…the overwhelming majority of voters—including majorities of Latinos and African Americans—interpret racial dog whistles not as bald racism but as common sense.There’s good evidence the race-class fusion story works. In focus groups and poll testing I and others have done over the last three years, we’ve probed the power of race-class narratives like this one: “we need to pull together no matter our race or ethnicity. We have done this before and can do it again. But instead of uniting us, certain politicians make divisions worse, insulting and blaming different groups. When they divide us, they can more easily rig our government and the economy for their wealthy campaign donors. When we come together by rejecting racism against anyone, we can elect new leaders who support proven solutions that help all working families.”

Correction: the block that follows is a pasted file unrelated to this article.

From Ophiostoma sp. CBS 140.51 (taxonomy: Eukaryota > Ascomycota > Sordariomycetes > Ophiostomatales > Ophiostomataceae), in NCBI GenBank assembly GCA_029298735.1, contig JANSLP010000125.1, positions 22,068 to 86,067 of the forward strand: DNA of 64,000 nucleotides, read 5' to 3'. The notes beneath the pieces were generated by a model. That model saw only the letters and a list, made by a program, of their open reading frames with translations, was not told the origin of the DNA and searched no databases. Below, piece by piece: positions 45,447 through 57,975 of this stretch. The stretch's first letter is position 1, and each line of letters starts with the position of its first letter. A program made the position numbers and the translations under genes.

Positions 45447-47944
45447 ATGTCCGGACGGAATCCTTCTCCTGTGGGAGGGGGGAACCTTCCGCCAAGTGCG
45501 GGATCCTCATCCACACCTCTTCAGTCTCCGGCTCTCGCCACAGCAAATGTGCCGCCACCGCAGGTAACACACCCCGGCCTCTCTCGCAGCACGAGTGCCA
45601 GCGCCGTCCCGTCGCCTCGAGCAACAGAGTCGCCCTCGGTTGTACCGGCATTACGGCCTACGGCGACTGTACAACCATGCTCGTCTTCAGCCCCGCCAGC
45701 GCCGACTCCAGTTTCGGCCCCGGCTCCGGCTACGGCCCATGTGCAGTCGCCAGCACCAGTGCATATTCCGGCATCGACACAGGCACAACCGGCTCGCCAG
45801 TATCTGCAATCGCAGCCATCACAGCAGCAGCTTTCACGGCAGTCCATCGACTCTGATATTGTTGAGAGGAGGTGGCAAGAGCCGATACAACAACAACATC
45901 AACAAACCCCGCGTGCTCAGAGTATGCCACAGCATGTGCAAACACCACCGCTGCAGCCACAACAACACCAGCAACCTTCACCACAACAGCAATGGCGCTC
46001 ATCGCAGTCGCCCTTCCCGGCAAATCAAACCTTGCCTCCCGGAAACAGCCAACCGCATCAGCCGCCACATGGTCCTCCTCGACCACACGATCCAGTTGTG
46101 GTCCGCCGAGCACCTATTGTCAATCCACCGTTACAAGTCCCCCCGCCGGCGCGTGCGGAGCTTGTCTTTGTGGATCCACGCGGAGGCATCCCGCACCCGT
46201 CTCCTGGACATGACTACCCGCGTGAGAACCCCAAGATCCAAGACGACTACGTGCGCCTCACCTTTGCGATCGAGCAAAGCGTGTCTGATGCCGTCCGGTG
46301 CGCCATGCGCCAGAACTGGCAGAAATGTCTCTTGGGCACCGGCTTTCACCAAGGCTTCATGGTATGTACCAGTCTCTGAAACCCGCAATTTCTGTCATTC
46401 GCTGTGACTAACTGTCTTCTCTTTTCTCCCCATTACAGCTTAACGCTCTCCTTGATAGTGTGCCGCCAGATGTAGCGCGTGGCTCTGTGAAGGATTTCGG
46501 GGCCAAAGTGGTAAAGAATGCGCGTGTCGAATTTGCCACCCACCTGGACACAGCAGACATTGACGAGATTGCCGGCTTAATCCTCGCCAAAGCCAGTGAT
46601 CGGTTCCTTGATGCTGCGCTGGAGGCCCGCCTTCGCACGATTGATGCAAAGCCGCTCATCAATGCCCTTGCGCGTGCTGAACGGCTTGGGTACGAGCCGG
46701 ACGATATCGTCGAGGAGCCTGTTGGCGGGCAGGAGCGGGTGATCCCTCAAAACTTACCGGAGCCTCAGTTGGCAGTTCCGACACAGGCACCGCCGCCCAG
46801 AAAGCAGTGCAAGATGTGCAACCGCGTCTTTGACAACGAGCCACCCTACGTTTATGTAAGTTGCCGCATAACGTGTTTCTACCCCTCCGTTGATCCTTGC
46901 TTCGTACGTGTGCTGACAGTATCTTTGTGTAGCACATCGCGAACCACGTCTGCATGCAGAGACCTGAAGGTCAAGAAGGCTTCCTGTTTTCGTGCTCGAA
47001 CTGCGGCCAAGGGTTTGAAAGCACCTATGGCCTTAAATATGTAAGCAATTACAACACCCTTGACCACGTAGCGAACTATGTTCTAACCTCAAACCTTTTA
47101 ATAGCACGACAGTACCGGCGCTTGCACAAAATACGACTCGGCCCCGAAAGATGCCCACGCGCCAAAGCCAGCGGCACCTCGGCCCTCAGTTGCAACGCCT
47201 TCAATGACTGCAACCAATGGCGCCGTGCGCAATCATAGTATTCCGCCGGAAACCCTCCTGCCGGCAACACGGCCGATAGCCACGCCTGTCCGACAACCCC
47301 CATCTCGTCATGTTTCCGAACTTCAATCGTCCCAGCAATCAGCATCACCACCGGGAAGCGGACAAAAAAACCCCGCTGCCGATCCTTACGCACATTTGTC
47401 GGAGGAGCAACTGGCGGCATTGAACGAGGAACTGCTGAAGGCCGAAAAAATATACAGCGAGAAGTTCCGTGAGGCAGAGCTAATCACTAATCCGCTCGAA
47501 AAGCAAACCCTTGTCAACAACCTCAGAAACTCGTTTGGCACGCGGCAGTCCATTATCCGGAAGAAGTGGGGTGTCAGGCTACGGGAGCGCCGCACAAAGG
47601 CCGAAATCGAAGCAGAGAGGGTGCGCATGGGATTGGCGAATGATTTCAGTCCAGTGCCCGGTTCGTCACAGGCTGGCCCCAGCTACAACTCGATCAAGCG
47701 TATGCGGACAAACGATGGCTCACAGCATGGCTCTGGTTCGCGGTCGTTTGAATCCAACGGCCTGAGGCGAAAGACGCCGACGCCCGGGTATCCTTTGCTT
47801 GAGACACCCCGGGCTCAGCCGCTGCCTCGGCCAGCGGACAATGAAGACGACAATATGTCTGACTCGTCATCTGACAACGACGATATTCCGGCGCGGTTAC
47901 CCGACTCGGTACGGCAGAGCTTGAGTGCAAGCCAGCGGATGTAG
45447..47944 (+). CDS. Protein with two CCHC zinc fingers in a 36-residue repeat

In my view, Lopez ignores the substantive factors that divide groups not only on racial lines, but lines involving religion, sex, and gender. Specifically, majority status groups feel anxious and angry at the perceived loss in their status. They direct these feelings towards the minority status groups who are becoming more prominent and influential. As Lopez alludes to, Democrats are also targets of animosity because they welcome and even attempt to hasten these changes, while also demonizing those who struggle with these changes. My sense is that this has to be addressed in order for the race-class fusion story to fully resonate.

  15. An NYT book review of Of Men and Boys by Richard Reeves made me think immediately of this topic, especially these two quotes:

    But I was struck by the theme of demoralization that wafts through the book. Reeves talked to men in Kalamazoo about why women were leaping ahead. The men said that women are just more motivated, work harder, plan ahead better. Yet this is not a matter of individual responsibility. There is something in modern culture that is producing an aspiration gap.